To see all posts click Index of posts

# My presentations on ‘Elements of Neural Networks & Deep Learning’ -Parts 4,5

This is the next set of presentations on “Elements of Neural Networks and Deep Learning”.  In the 4th presentation I discuss and derive the generalized equations for a multi-unit, multi-layer Deep Learning network.  The 5th presentation derives the equations for a Deep Learning network when performing multi-class classification along with the derivations for cross-entropy loss. The corresponding implementations are available in vectorized R, Python and Octave are available in my book ‘Deep Learning from first principles:Second edition- In vectorized Python, R and Octave

Important note: Do check out my later version of these videos at Take 4+: Presentations on ‘Elements of Neural Networks and Deep Learning’ – Parts 1-8 . These have more content and also include some corrections. Check it out!

1. Elements of Neural Network and Deep Learning – Part 4
This presentation is a continuation of my 3rd presentation in which I derived the equations for a simple 3 layer Neural Network with 1 hidden layer. In this video presentation, I discuss step-by-step the derivations for a L-Layer, multi-unit Deep Learning Network, with any activation function g(z)

The implementations of L-Layer, multi-unit Deep Learning Network in vectorized R, Python and Octave are available in my post Deep Learning from first principles in Python, R and Octave – Part 3

2. Elements of Neural Network and Deep Learning – Part 5
This presentation discusses multi-class classification using the Softmax function. The detailed derivation for the Jacobian of the Softmax is discussed, and subsequently the derivative of cross-entropy loss is also discussed in detail. Finally the final set of equations for a Neural Network with multi-class classification is derived.

The corresponding implementations in vectorized R, Python and Octave are available in the following posts
a. Deep Learning from first principles in Python, R and Octave – Part 4
b. Deep Learning from first principles in Python, R and Octave – Part 5

To be continued. Watch this space!

Checkout my book ‘Deep Learning from first principles: Second Edition – In vectorized Python, R and Octave’. My book starts with the implementation of a simple 2-layer Neural Network and works its way to a generic L-Layer Deep Learning Network, with all the bells and whistles. The derivations have been discussed in detail. The code has been extensively commented and included in its entirety in the Appendix sections. My book is available on Amazon as paperback ($18.99) and in kindle version($9.99/Rs449).

To see all posts click Index of Posts

# My presentations on ‘Elements of Neural Networks & Deep Learning’ -Part1,2,3

I will be uploading a series of presentations on ‘Elements of Neural Networks and Deep Learning’. In these video presentations I discuss the derivations of L -Layer Deep Learning Networks, starting from the basics. The corresponding implementations are available in vectorized R, Python and Octave are available in my book ‘Deep Learning from first principles:Second edition- In vectorized Python, R and Octave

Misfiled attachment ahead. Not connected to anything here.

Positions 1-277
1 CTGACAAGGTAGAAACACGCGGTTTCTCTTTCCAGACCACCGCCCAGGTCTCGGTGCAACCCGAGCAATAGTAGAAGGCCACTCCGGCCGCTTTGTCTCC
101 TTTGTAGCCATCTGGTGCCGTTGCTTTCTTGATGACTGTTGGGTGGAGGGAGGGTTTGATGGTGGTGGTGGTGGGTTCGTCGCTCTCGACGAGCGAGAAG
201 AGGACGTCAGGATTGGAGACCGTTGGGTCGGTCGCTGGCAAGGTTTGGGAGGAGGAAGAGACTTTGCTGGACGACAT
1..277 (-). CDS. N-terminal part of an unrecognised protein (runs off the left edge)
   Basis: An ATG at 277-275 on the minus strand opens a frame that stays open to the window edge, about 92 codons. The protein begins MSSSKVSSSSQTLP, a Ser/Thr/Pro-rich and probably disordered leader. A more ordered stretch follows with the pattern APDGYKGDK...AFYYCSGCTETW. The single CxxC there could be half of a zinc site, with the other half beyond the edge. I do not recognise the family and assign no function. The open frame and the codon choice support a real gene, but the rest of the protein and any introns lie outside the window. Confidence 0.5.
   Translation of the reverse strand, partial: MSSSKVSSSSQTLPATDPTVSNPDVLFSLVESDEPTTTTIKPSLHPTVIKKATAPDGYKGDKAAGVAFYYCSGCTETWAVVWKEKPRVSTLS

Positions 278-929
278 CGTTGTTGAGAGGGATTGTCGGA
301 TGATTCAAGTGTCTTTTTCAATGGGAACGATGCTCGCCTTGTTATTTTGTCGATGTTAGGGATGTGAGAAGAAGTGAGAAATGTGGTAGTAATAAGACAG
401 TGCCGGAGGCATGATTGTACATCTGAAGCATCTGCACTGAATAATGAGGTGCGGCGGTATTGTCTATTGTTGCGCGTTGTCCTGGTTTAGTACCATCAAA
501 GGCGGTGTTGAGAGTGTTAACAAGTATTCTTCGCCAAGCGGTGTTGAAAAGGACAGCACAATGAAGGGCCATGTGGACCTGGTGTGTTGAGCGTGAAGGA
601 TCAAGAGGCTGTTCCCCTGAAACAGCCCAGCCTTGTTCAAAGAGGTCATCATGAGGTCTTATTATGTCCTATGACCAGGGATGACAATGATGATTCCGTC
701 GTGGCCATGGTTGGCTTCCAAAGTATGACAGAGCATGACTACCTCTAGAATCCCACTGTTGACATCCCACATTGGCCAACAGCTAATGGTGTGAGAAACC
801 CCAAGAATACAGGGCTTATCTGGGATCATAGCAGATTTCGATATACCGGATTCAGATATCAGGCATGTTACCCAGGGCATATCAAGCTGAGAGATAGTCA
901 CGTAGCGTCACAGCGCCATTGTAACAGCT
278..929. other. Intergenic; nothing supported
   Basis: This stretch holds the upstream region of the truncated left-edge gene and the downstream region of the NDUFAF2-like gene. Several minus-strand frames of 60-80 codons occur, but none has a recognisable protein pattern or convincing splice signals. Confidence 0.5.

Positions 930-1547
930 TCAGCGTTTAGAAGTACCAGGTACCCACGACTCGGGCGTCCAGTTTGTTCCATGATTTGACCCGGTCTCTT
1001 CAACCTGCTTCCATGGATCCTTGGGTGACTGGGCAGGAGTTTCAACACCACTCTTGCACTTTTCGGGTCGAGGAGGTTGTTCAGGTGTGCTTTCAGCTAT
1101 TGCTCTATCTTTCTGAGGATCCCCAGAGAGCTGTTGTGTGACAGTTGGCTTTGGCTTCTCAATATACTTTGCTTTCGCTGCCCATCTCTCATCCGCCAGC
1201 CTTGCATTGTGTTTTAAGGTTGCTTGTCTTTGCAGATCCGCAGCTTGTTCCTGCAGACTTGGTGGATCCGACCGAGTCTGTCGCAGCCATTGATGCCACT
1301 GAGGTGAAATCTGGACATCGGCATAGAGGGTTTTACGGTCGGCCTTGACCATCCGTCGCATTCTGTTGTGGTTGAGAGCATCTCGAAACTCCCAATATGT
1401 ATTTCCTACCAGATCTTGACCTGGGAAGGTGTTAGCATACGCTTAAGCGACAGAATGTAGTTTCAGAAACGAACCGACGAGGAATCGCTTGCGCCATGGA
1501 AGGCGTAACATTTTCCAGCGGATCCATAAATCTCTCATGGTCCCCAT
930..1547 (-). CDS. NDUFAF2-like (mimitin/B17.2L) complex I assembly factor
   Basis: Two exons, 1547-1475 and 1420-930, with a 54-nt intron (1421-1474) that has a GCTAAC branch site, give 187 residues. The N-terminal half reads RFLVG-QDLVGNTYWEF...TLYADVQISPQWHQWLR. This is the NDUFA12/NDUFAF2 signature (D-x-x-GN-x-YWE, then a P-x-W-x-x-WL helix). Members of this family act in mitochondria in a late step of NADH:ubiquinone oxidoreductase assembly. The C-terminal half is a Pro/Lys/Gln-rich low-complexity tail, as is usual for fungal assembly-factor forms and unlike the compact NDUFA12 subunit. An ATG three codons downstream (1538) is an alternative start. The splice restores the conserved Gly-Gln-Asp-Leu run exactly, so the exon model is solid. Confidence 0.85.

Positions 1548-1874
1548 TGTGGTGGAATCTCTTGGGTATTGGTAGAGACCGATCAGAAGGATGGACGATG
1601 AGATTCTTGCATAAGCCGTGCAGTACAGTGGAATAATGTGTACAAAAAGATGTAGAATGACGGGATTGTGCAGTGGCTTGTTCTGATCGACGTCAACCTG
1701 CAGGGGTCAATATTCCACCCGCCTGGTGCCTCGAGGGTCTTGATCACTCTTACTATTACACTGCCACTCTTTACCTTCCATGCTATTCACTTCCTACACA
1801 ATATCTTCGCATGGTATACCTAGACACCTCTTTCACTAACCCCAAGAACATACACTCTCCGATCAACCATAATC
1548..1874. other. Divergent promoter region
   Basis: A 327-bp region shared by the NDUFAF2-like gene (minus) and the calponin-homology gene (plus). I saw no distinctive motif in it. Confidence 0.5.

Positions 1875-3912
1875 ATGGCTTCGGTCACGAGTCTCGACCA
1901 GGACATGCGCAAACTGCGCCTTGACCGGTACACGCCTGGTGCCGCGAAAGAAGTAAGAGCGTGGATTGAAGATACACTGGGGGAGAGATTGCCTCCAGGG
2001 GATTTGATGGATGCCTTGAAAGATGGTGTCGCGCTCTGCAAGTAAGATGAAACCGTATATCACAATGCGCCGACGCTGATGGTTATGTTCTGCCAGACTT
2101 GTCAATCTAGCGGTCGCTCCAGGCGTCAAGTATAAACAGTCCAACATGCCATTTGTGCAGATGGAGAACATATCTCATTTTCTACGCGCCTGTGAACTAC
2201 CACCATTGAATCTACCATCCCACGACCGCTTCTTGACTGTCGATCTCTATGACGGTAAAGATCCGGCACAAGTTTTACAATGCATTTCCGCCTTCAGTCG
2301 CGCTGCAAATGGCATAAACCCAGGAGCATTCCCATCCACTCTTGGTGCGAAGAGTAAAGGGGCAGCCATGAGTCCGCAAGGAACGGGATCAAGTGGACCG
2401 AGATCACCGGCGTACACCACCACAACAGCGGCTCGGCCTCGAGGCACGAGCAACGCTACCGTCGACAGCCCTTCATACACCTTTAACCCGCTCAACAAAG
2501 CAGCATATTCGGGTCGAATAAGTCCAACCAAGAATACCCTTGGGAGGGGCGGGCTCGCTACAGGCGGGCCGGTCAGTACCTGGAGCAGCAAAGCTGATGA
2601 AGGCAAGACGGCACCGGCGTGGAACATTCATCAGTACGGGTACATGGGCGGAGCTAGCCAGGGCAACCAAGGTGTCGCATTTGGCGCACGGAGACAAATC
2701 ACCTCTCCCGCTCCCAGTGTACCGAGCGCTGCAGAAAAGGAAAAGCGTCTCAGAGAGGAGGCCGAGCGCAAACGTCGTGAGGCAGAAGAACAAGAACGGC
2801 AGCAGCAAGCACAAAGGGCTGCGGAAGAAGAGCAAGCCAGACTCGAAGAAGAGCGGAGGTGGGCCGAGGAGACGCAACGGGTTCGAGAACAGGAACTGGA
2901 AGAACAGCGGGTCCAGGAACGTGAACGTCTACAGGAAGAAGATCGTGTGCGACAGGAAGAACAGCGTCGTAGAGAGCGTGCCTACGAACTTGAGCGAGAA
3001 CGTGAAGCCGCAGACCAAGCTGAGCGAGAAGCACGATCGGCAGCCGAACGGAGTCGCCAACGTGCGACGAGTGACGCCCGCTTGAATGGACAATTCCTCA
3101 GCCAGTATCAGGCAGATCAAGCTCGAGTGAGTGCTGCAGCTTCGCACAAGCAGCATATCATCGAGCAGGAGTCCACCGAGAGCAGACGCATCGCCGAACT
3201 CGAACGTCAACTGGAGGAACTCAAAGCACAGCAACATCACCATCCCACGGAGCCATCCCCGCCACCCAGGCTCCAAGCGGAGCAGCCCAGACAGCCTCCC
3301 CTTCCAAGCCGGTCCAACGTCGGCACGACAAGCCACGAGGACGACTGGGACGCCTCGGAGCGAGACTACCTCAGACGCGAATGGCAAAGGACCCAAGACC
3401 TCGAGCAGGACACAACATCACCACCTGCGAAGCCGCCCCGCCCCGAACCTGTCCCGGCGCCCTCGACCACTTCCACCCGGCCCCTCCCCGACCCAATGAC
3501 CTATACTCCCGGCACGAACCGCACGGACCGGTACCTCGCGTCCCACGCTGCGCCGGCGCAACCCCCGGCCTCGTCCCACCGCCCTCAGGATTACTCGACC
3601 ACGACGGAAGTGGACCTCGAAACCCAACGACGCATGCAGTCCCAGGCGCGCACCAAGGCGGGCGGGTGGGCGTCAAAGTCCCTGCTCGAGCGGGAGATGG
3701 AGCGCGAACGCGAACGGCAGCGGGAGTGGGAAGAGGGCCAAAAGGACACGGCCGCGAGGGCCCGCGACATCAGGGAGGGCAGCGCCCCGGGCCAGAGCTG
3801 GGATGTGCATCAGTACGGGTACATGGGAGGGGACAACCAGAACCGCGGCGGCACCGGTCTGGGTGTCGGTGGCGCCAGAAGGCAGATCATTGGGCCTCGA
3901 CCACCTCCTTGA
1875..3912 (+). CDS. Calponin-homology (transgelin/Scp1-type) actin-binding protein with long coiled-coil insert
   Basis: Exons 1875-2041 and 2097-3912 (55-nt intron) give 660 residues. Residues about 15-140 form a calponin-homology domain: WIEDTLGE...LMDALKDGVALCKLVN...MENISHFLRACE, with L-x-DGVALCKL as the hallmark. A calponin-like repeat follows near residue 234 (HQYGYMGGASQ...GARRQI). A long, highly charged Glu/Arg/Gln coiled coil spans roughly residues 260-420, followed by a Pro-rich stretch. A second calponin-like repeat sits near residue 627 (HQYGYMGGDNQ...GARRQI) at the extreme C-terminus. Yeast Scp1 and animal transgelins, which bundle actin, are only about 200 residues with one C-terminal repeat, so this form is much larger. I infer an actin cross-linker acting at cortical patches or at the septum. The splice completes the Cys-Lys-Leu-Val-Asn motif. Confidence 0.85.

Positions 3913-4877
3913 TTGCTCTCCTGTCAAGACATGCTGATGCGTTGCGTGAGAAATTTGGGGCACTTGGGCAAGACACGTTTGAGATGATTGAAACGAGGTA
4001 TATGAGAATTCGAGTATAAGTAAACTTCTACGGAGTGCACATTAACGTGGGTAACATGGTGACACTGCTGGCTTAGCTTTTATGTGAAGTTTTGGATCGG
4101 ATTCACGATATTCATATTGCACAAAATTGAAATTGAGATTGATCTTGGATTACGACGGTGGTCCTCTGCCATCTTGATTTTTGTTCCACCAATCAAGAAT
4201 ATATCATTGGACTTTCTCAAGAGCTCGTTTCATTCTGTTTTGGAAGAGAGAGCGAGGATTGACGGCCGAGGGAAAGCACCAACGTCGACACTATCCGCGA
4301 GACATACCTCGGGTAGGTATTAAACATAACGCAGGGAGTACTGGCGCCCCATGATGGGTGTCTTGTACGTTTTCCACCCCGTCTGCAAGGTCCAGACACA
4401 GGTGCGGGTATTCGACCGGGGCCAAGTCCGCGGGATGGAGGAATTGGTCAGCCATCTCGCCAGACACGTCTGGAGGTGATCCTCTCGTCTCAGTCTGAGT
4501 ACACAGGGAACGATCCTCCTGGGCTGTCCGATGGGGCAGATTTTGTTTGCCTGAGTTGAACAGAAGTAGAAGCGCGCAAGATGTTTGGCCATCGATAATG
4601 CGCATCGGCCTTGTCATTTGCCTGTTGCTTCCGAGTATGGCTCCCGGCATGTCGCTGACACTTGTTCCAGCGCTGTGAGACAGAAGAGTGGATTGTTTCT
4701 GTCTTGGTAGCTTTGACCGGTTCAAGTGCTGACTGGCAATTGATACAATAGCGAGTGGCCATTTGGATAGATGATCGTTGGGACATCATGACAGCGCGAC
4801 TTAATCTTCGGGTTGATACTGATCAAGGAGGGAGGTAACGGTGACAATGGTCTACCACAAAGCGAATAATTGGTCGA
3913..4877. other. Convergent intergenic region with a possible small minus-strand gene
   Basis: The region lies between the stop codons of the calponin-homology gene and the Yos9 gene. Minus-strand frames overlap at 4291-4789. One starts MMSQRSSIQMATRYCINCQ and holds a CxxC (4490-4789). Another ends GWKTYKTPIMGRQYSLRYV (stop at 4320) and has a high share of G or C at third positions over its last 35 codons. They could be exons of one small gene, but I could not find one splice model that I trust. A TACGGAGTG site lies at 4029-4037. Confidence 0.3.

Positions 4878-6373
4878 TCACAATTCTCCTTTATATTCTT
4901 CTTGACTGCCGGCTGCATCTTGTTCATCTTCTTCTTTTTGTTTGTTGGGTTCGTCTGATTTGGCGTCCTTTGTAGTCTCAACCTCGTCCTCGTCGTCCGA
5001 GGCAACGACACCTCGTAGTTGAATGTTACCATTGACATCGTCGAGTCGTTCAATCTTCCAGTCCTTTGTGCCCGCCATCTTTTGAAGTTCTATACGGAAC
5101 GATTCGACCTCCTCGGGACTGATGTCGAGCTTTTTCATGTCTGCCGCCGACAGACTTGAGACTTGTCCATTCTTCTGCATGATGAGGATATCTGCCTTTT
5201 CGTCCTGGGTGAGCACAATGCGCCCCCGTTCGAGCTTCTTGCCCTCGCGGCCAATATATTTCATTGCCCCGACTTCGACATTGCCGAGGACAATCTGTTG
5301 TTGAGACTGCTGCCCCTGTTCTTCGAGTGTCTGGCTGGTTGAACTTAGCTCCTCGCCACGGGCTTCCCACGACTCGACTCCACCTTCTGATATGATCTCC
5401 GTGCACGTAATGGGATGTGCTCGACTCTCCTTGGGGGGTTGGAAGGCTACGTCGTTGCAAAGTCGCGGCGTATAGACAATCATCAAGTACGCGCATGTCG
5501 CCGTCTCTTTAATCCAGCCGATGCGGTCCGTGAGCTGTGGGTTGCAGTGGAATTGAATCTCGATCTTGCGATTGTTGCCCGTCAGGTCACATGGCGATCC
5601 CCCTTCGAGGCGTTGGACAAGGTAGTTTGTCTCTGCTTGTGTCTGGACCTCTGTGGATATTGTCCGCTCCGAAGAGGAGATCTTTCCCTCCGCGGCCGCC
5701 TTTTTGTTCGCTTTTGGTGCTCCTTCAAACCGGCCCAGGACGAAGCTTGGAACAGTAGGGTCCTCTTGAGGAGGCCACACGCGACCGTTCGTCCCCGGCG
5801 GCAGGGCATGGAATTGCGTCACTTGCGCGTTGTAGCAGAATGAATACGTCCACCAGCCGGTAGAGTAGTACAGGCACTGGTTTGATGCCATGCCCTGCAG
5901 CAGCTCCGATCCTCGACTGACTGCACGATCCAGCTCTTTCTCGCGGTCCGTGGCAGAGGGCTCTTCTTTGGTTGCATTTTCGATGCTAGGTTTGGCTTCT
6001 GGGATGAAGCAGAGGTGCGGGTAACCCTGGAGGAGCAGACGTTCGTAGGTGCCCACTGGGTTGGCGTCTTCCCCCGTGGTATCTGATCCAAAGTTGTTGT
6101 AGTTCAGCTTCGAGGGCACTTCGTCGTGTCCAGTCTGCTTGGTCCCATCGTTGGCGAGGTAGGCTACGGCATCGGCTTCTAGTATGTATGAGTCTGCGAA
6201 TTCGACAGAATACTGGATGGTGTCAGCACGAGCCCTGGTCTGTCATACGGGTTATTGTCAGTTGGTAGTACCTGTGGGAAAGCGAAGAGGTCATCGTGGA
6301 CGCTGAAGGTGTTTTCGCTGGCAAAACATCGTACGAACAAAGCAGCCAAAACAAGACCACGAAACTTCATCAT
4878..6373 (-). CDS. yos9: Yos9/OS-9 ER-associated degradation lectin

1. Elements of Neural Networks and Deep Learning – Part 1
This presentation introduces Neural Networks and Deep Learning. A look at history of Neural Networks, Perceptrons and why Deep Learning networks are required and concluding with a simple toy examples of a Neural Network and how they compute

2. Elements of Neural Networks and Deep Learning – Part 2
This presentation takes logistic regression as an example and creates an equivalent 2 layer Neural network. The presentation also takes a look at forward & backward propagation and how the cost is minimized using gradient descent

The implementation of the discussed 2 layer Neural Network in vectorized R, Python and Octave are available in my post ‘Deep Learning from first principles in Python, R and Octave – Part 1

3. Elements of Neural Networks and Deep Learning – Part 3
This 3rd part, discusses a primitive neural network with an input layer, output layer and a hidden layer. The neural network uses tanh activation in the hidden layer and a sigmoid activation in the output layer. The equations for forward and backward propagation are derived.

To see the implementations for the above discussed video see my post ‘Deep Learning from first principles in Python, R and Octave – Part 2

Important note: Do check out my later version of these videos at Take 4+: Presentations on ‘Elements of Neural Networks and Deep Learning’ – Parts 1-8 . These have more content and also include some corrections. Check it out!

To be continued. Watch this space!

Checkout my book ‘Deep Learning from first principles: Second Edition – In vectorized Python, R and Octave’. My book starts with the implementation of a simple 2-layer Neural Network and works its way to a generic L-Layer Deep Learning Network, with all the bells and whistles. The derivations have been discussed in detail. The code has been extensively commented and included in its entirety in the Appendix sections. My book is available on Amazon as paperback ($18.99) and in kindle version($9.99/Rs449).

To see all posts click Index of posts

# My book ‘Practical Machine Learning in R and Python: Third edition’ on Amazon

Are you wondering whether to get into the ‘R’ bus or ‘Python’ bus?
My suggestion is to you is “Why not get into the ‘R and Python’ train?”

The third edition of my book ‘Practical Machine Learning with R and Python – Machine Learning in stereo’ is now available in both paperback ($12.99) and kindle ($8.99/Rs449) versions.  In the third edition all code sections have been re-formatted to use the fixed width font ‘Consolas’. This neatly organizes output which have columns like confusion matrix, dataframes etc to be columnar, making the code more readable.  There is a science to formatting too!! which improves the look and feel. It is little wonder that Steve Jobs had a keen passion for calligraphy! Additionally some typos have been fixed.